The two parties propose different strategies to slow the growth of spending in Medicare and Medicaid. Republicans, including candidate Mitt Romney, generally favor turning Medicaid from a complex federal program administered by states into a block grant with full state flexibility in how to use the funds. Democrats, who recently expanded Medicaid in the ACA, worry that, without federal controls, states will cut back on health care for their low-income residents. President Obama would increase state flexibility but does not favor a block grant.
Even stronger divisions have arisen on Medicare reforms. Republicans would give seniors choices among private health plans and rely on market competition to improve the cost-effectiveness of health care delivery and slow Medicare spending growth. Democrats rely on regulations based on evidence about the cost-effectiveness of treatments and reimbursement incentives. These differences are reflected in the debate over premium support as a possible reform for Medicare.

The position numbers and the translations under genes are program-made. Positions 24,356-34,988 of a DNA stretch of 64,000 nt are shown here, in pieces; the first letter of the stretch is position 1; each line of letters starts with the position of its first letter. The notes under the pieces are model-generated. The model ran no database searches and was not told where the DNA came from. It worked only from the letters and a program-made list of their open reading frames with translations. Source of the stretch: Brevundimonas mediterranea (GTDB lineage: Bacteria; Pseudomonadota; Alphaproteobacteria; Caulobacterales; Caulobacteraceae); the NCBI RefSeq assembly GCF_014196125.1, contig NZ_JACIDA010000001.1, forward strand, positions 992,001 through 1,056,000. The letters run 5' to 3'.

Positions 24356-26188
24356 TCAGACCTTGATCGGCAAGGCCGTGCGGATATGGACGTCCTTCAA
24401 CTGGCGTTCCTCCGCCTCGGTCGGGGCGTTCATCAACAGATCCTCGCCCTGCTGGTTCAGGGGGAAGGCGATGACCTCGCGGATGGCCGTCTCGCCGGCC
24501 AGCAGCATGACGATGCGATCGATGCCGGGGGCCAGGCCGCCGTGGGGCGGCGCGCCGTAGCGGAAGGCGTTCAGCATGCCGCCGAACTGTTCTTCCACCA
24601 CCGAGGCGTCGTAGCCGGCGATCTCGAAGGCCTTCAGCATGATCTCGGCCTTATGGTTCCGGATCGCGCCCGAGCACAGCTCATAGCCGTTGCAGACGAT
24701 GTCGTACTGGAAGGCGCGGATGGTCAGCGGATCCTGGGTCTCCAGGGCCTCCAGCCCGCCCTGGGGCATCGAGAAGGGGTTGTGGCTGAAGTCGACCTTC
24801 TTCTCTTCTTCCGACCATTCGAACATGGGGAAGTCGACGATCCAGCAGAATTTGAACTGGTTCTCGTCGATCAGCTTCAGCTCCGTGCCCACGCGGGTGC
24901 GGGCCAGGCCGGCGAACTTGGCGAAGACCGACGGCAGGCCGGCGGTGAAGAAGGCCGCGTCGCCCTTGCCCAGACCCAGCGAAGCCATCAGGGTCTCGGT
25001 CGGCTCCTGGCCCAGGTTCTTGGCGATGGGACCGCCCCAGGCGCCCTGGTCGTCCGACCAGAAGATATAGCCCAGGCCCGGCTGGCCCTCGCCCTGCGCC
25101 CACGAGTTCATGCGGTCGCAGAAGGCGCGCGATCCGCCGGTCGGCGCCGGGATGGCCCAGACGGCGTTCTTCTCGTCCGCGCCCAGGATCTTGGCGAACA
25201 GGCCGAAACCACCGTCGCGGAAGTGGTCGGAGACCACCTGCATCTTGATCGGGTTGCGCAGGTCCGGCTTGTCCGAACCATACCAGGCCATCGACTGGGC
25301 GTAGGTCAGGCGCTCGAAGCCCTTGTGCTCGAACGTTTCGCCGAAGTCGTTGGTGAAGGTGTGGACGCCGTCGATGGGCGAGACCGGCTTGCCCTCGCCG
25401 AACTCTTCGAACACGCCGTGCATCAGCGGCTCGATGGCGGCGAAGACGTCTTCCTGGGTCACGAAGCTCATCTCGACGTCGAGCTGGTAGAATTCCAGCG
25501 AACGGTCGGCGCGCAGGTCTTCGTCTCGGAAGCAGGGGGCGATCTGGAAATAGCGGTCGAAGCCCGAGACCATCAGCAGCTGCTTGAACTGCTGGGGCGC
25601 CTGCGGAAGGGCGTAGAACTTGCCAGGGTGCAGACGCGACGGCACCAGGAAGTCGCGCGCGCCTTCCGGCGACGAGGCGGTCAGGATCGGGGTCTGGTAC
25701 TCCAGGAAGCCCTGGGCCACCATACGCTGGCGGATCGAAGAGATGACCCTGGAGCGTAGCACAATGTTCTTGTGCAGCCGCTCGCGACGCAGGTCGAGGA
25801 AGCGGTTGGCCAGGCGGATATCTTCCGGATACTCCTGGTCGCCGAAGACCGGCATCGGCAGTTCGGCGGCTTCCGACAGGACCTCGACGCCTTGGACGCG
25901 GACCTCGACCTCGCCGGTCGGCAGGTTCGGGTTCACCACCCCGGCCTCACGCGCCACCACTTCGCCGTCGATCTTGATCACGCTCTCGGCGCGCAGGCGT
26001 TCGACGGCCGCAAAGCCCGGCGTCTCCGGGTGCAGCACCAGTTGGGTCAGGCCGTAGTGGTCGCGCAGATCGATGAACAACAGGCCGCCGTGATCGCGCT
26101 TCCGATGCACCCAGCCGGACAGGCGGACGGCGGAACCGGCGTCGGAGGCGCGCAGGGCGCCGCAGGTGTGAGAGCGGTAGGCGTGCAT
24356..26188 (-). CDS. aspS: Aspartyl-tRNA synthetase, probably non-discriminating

At present, Medicare is an open-ended entitlement program that pays seniors’ medical bills primarily on a fee-for-service basis. The government reimburses providers for services to Medicare beneficiaries at specified rates but does not control the total cost. There are few incentives for efficiency or for coordination among providers.
Under a premium support approach to Medicare, its beneficiaries would have a choice among private comprehensive health plans offering benefits at least equivalent to those of traditional Medicare. These plans would compete to sign up Medicare beneficiaries but would have to accept anyone who applied. The government’s contribution would be defined, and its growth would not exceed a specific rate over time.